What it takes...

There are endless answers to the question "What does it take?"
  • It takes a village to raise a child, (ok, it's mostly proverbial)
  • it takes 475 water molecules to make a snowflake (yes really, here's the study!)
  • it takes temperatures just below 0°C to freeze water. But does it really?!
Let's have a closer look at that (and since this is still "Mic'd up"), let's look at the impact bacteria can have on this.

Who you gonna call? Pt. 2

The last entry of this blog tried to answer the question why calling microbes for help is a good idea to protect you from sunburns. Sunburns are not only painful, they also make your skin age faster and increase your risk for skin cancer [1].

Recently, another bacterial hero emerged that might not you protect you from sunburns but it produces a compound that stops skin cancer. "Where can one find this heroic bacterium?", you ask. Thermal vents in the deep sea? The guts of exotic animals? Well, look no further than your own skin and you'll find it! Staphylococcus epidermidis is often outshone by its notorious cousin Staphylococcus aureus, but it's a bit of a Dr. Jekyll & Mr. Hyde itself. With its Jekyll-personality it's a normal bacterium found in the skin flora - but beware of the Hyde: S. epidermidis can make nasty-to-treat biofilms and cause severe infections in immuno-compromised patients.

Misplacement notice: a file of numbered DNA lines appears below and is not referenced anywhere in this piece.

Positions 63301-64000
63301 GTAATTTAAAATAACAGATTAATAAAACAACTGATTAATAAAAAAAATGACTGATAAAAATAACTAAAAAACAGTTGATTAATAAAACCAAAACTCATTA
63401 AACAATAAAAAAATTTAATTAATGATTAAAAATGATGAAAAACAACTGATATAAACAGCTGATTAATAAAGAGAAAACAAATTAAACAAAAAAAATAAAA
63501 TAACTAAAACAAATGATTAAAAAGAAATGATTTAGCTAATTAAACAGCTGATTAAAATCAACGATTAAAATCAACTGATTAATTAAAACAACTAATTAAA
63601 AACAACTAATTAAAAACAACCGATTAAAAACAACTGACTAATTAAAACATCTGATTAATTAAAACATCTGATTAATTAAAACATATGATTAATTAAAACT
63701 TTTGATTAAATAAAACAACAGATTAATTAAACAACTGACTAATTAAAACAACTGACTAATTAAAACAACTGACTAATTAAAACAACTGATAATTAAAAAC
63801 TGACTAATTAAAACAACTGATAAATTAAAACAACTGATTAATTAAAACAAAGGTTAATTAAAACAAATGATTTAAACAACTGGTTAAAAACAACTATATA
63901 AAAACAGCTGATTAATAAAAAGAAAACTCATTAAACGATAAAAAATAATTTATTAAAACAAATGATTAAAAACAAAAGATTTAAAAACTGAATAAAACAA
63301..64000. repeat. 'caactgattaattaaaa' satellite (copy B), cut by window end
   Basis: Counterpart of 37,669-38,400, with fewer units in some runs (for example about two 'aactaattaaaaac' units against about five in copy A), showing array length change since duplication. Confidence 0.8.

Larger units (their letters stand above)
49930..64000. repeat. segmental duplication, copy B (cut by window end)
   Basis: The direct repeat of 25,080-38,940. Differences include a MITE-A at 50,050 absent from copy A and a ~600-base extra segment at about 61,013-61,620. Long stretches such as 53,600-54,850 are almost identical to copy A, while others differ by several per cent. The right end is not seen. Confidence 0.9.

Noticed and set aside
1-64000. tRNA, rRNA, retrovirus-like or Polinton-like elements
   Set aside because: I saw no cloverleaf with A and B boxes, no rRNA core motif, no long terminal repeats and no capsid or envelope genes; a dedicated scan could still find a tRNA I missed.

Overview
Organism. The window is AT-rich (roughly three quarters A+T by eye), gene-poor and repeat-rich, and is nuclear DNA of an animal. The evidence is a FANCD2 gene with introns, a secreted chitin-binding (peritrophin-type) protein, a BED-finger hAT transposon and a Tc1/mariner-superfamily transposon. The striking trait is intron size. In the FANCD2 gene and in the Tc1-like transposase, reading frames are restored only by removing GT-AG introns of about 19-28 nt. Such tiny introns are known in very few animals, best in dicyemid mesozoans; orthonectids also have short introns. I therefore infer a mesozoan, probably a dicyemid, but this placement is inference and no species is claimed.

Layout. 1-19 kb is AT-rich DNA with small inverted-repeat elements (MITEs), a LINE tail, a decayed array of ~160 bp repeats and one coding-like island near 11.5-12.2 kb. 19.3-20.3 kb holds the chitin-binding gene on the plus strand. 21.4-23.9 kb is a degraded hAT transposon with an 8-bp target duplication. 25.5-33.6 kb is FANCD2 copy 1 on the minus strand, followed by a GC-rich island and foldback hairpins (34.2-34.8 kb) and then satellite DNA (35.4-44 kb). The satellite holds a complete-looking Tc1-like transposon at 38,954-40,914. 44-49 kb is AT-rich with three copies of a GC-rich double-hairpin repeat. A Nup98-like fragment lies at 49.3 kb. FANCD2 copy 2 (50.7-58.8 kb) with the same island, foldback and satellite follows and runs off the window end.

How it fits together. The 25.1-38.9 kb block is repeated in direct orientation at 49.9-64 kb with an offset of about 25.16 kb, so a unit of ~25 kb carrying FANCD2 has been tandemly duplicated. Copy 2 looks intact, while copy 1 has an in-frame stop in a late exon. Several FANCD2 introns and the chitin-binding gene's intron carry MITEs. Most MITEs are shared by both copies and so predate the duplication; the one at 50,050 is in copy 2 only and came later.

Now, researchers have added another personality to S. epidermidis' psychographic: that of a melanoma (skin cancer) -fighting hero! Certain strains of S. epidermidis produce a small compound called 6-N-hydroxyaminopurine (6-HAP) [2]. Chemically, 6-HAP resembles adenine - a DNA building block (theme-alert!) - and that's also the secret behind the anti-cancer effect. DNA building block look-alikes are used to treat viral infections and certain cancers because they inhibit the synthesis of new DNA. These molecules are similar enough to the proper DNA building blocks to be built into the DNA but different enough from them to terminate the DNA synthesis because the chemical bonds can not form properly.
Structural similarity between 6-HAP (left) and adenine (right). Source: PubChem

The isolated compound was effective in reducing the growth of cancer cell lines and reduced tumor formation in mice that were injected with rapidly growing melanoma cells. Importantly, mice that had the 6-HAP-producing S. epidermidis in their skin flora developed less tumors after UV-radiation than mice with 6-HAP-negative S. epidermidis. Hence, the bacteria not only produce a tumor-inhibiting substance but they can also produce it at (mouse-)clinically relevant concentrations [2].

The bacteria living in and on our body have been associated with a plethora of diseases: metabolic diseases, gastrointestinal cancer, respiratory diseases, mental illnesses, obesity, you name it...[3] Many of these findings still need to pass the test of time, but if it holds true that carrying certain strains of S. epidermidis can protect from skin cancer, it should be added to that list! Yet another reason to appreciate the bacteria on your body and wish them a happy #WorldMicrobiomeDay!

[1] Polefka et al. Effect of solar radiation on the skin. J Cosmet Dermatol. June 2012